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Lost track of a pension? – what you need to know

If you’ve lost a pension, you could be missing out on thousands of pounds in retirement income. Here’s how to find a lost pension.

Important notes

This article isn’t personal advice. If you’re not sure whether an investment is right for you please seek advice. If you choose to invest the value of your investment will rise and fall, so you could get back less than you put in.

This article is more than 6 months old

It was correct at the time of publishing. Our views and any references to tax, investment and pension rules may have changed since then.

Most of us will have several jobs during our working lives and we could have a pension in each one of them.

As time passes, we might move house, contact details get lost and we lose track of a pension. This can have major implications on our retirement income.

The pension might only be small, but over time it has the potential to grow. You could be missing out on thousands of pounds.

This could prove the difference between having to scrimp and save to get by in retirement or being a bit more comfortable.

It could also give you the flexibility to retire a little earlier or go part-time in your final working years.

However, our recent research* showed that almost a quarter of us believe we’ve lost track of a pension and so risk a retirement income that’s not as good as it could be.

Knowing how to track these lost pensions down is vital to our long-term financial security.

*HL survey conducted by Opinium, 2,000 respondents in September 2023.

How to track down a lost pension

Our recent Freedom of Information request showed just under 230,000 pension tracing calls were received over the last five tax years. An online service is also available, but it’s likely it covers only a fraction of the potential need with the Pensions Policy Institute last year estimating the number of lost pension pots at 2.8mn.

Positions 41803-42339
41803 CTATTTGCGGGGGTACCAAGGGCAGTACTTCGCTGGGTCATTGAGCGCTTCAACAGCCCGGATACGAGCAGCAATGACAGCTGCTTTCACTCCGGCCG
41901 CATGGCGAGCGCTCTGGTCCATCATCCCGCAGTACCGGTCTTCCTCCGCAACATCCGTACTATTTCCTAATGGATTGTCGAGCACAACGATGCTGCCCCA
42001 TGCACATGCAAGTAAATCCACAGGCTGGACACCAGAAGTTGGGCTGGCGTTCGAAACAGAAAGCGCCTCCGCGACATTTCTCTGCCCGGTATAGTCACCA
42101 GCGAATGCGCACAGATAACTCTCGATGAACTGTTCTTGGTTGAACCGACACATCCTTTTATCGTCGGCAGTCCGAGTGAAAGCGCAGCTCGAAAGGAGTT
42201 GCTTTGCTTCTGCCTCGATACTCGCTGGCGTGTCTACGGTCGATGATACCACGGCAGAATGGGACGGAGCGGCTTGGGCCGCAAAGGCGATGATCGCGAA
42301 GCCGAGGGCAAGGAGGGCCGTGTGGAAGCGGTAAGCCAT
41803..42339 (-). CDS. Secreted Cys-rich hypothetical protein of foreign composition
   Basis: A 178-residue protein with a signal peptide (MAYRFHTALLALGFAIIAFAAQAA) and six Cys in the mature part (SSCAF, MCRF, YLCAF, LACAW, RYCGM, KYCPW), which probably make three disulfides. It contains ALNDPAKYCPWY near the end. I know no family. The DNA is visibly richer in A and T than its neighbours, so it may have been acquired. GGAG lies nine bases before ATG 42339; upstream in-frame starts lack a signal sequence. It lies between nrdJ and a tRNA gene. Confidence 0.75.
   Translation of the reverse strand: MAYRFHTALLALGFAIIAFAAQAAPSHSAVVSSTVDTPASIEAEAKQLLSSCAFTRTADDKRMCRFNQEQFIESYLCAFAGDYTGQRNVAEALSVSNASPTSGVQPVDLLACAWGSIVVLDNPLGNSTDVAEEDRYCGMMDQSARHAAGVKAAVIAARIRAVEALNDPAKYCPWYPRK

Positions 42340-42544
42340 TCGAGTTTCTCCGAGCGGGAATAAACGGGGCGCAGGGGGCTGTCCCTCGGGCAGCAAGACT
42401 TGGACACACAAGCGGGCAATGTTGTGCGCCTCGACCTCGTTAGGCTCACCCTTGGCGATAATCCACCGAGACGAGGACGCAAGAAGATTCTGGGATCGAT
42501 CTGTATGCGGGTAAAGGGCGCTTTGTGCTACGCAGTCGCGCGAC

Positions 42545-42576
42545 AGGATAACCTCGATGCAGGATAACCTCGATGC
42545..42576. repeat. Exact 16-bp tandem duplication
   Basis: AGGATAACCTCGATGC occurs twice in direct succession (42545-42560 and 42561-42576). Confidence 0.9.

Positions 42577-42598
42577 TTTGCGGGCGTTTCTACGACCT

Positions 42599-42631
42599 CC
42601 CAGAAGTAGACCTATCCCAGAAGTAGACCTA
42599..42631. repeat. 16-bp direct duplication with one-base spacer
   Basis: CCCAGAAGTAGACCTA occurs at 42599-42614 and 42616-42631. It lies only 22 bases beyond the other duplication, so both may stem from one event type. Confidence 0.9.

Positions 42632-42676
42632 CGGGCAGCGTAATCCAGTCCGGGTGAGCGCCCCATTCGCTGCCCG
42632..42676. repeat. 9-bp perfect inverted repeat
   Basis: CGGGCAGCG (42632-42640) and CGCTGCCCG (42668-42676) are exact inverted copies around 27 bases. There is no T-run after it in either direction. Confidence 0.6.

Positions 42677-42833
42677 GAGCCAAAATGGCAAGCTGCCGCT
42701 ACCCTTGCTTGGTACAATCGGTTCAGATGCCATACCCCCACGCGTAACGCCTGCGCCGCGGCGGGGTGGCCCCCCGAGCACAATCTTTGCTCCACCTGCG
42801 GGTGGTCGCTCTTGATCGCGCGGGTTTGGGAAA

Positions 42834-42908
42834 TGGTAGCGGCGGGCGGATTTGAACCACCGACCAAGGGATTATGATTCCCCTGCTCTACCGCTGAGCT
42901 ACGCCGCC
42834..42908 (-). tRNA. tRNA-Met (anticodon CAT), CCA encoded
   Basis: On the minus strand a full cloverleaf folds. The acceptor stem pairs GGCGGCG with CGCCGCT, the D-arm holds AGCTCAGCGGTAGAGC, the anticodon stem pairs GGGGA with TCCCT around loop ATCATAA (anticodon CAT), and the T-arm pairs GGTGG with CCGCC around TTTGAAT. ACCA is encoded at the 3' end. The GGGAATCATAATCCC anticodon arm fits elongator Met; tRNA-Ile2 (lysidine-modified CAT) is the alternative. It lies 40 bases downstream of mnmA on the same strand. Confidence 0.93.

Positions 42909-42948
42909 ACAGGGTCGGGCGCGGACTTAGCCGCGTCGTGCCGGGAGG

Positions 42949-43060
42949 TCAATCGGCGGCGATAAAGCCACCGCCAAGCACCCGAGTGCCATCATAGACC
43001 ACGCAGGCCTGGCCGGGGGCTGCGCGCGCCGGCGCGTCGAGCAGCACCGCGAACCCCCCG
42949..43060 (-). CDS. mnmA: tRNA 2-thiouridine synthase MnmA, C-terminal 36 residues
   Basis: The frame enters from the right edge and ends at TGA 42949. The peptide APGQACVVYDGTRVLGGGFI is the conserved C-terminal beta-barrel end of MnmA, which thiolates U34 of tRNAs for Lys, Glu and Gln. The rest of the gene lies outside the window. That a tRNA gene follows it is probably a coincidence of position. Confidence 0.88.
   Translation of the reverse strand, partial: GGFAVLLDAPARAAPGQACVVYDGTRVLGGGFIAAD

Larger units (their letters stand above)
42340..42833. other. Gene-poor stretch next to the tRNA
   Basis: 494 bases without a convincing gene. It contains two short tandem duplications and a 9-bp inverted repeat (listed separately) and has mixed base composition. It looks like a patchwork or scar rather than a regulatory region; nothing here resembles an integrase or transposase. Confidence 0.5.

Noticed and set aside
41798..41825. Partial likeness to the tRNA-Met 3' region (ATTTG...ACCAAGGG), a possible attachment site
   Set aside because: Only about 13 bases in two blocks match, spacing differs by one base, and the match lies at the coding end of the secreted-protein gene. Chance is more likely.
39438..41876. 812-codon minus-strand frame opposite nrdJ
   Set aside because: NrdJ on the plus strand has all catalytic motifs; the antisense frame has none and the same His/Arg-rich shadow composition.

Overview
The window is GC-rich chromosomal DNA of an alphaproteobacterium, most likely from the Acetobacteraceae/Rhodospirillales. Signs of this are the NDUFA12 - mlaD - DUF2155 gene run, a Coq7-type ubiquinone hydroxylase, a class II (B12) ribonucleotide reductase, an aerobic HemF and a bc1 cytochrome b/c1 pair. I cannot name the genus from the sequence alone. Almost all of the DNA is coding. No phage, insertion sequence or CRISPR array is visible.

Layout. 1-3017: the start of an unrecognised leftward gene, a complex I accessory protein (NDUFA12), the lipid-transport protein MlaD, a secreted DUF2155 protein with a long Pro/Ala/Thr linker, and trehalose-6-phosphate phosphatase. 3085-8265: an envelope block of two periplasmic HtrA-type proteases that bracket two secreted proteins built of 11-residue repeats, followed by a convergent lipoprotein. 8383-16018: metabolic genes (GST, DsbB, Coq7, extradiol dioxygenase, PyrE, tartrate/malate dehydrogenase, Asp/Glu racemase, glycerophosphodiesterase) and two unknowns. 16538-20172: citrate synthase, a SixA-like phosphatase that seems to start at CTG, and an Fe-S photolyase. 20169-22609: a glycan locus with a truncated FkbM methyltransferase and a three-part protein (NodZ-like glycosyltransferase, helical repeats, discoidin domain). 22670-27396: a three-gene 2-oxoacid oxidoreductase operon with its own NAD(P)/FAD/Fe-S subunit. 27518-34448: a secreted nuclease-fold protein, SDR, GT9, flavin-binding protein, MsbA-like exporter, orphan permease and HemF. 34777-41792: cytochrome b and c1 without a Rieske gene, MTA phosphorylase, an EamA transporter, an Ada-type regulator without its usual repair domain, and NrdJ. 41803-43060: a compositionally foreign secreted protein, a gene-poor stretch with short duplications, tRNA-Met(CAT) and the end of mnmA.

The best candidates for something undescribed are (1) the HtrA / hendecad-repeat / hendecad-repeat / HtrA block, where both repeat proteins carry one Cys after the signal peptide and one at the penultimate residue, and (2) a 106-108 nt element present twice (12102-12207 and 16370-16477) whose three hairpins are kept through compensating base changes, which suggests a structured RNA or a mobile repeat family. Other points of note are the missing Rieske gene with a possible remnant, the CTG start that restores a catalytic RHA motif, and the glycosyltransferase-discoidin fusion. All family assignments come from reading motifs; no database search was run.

Tracking down a lost pension could have a transformative effect on your retirement. So, take time to think through what pensions you have. Try to fill in any gaps as best as you can as it could leave you much better off in retirement.

Make a list of everywhere you’ve worked so far and check to see if you have pension paperwork for all of them.

If you’ve lost details of an old pension scheme, the government’s Pension Tracing Service can help you track down these pensions.

It won’t tell you if you have a pension, but it will help you find contact details for a workplace or personal pension scheme.

You need the name of the company you worked for or the name of the pension provider.

You can call the Tracing Service on 0800 731 0193 - Monday to Friday, 8am to 6pm.

Whenever you move home, add pension providers to the list of people you need to notify so they have up-to-date contact details.

If you have several old pensions, it might make sense to consolidate them to give you a clearer idea of how much you have.

However, think carefully before you consolidate. Some pensions might operate expensive exit fees, or you might miss out on valuable benefits like guaranteed annuity rates if you transfer.

Get advice or guidance to help you come to the right decision if you feel like you need it.

How to combine your pensions

It’s important you’re in control of your pension savings – particularly as you approach retirement.

Depending on your needs and the kind of pension you have, it could make sense to consolidate and transfer to one easy-to-manage account.


This article isn’t personal advice. If you’re not sure what’s right for your circumstances, ask for financial advice.

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    Important notes

    This article isn’t personal advice. If you’re not sure whether an investment is right for you please seek advice. If you choose to invest the value of your investment will rise and fall, so you could get back less than you put in.

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